This is especially significant for our communities as COVID-19 has affected Indigenous communities at disproportionate rates across Turtle Island. According to a recent study, published by the Centers for Disease Control and Prevention (CDC) with co-authors from the United Indian Health Institute, concluded that “rates of COVID-19 for American Indians and Alaska Natives are 3.5 times higher than non-Hispanic Whites in 23 different states”. This inherently points to the problem that tribes are not receiving the resources they deserve, nor are they getting the visibility of the rampant pandemic that has threatened their elders and respected knowledge-keepers. Here in Washington and up the Columbia River from my ancestral homelands, the Yakama Nation is facing the worst effects of COVID-19. Chairman Delano Saluskin explains in a video shared through Facebook that “ 6% of Tribal Members have COVID-19 and there have been 28 deaths as of July 13th 2020” . Saluskin explains that we need to be vigilant on and off the reservation and understand our duties to protect the elders and younger folks that may have pre-existing health conditions. He goes further by saying, “we must hold physical traditions on hold right now, but we must not forget the teachings that go along with the teachings of the traditions.” Saluskin’s words reminded me of a certain rule that I had learned while being on Canoe Journey. (These rules were developed by the Quileute Canoe Family for a Northwest Experimental Education Conference in 1990).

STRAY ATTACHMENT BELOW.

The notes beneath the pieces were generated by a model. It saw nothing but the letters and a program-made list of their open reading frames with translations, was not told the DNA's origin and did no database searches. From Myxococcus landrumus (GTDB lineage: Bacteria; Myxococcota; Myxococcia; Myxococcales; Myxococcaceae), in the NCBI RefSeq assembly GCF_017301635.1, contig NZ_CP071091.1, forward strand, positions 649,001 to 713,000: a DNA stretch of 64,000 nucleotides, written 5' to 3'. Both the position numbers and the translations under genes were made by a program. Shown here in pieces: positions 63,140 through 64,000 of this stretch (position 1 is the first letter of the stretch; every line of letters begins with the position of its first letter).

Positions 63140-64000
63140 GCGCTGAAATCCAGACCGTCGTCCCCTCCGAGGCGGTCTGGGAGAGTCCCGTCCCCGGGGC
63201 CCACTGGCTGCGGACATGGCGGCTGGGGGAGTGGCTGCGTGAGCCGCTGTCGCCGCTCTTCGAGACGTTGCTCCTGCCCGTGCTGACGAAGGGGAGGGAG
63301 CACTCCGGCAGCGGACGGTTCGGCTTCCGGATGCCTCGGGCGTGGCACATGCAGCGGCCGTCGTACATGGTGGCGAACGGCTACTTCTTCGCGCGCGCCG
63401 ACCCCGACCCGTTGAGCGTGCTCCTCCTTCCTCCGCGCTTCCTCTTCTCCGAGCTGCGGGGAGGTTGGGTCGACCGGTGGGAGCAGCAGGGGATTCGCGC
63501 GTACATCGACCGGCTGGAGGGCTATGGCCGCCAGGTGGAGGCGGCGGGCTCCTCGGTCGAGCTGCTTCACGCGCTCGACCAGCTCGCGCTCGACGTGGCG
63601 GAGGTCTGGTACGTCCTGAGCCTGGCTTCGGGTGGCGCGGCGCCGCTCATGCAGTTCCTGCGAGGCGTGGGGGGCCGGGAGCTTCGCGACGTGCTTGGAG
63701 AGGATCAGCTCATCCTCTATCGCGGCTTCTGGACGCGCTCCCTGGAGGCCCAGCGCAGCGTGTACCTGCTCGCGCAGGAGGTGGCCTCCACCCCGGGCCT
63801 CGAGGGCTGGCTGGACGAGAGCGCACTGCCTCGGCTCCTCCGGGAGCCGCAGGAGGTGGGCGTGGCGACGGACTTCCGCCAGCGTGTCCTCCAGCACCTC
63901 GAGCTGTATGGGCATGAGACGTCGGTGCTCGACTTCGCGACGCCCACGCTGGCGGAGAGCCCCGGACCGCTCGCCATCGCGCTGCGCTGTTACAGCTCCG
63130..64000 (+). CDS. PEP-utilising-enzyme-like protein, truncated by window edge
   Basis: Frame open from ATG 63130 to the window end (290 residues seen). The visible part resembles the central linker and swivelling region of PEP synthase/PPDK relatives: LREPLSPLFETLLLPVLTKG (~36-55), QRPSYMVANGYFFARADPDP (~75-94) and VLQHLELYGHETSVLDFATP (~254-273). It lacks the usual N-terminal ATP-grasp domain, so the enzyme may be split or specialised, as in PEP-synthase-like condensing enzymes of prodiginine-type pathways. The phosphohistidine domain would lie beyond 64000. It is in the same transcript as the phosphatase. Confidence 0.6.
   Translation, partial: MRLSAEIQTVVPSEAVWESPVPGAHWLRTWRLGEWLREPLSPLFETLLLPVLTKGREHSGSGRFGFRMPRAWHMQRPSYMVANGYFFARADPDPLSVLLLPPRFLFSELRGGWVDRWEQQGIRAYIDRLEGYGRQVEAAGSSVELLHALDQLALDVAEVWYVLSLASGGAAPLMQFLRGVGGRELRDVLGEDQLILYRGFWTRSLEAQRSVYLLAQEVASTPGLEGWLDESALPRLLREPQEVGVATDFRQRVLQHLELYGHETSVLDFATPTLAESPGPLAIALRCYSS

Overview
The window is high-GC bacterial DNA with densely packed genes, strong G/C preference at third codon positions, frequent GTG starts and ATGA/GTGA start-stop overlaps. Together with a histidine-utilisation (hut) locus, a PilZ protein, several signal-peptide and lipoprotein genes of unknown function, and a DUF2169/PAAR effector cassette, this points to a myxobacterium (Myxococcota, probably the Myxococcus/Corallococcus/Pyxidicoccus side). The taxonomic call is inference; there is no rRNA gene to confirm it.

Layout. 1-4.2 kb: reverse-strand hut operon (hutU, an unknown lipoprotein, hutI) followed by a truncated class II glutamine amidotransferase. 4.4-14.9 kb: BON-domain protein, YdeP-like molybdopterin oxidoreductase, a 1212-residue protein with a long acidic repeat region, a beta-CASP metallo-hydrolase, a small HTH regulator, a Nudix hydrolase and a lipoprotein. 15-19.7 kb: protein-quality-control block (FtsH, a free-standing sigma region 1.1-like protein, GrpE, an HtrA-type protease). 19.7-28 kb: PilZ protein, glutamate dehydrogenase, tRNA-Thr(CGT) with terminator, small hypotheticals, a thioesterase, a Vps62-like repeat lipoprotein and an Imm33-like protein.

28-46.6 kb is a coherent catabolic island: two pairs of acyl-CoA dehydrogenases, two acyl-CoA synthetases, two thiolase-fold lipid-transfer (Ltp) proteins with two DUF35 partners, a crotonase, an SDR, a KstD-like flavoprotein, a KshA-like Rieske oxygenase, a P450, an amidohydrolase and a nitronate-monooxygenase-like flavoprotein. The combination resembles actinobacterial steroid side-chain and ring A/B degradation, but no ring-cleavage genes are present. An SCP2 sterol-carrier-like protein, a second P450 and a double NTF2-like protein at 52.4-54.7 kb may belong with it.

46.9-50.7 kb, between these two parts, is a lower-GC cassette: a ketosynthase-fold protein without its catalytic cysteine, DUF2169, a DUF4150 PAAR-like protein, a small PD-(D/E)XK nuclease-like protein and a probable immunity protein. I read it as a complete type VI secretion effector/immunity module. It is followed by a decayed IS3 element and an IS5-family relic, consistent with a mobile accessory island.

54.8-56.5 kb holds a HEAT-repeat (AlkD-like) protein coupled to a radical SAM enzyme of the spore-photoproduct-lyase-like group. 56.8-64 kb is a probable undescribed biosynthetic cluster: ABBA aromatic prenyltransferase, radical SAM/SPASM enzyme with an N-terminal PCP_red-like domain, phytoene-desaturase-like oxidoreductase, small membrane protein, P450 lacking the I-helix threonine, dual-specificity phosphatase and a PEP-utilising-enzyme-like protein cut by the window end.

Rule 5 of the canoe states that:
“We all pull and support each other”
“Nothing occurs in isolation. When we aren’t in the family of a canoe, we are not ready for whatever comes. The family can argue, mock, ignore each other at its worst, but that family will never let itself sink. A canoe that lets itself sink is certainly wiser never to leave the beach. When we know that we are not alone in our actions, we also know we are lifted up by everyone else.”
This rule allows us to understand Saluskin’s cry for help at greater depth than assuming these rules should only be utilized on a canoe. Specifically, this rule, with COVID-19 in mind, reminds us that our job is to support each other in non-conventional ways. During COVID-19, we mask up, we may familiarize the older generation with new technology like Zoom and social media to stay connected with their family, and even listen more closely to stories we’ve heard for the hundredth time because we are learning to embrace each other in the home and are looking forward to when, outside of COVID-19, we can in person with each other and the canoe again.
In light of remaining connected while physically apart, I wanted to reach out to some amazing friends that participate in Canoe Journey each year to hear their thoughts on how they are continuing to love the water and embrace the rules of the canoe in their everyday COVID-19 pandemic lifestyle.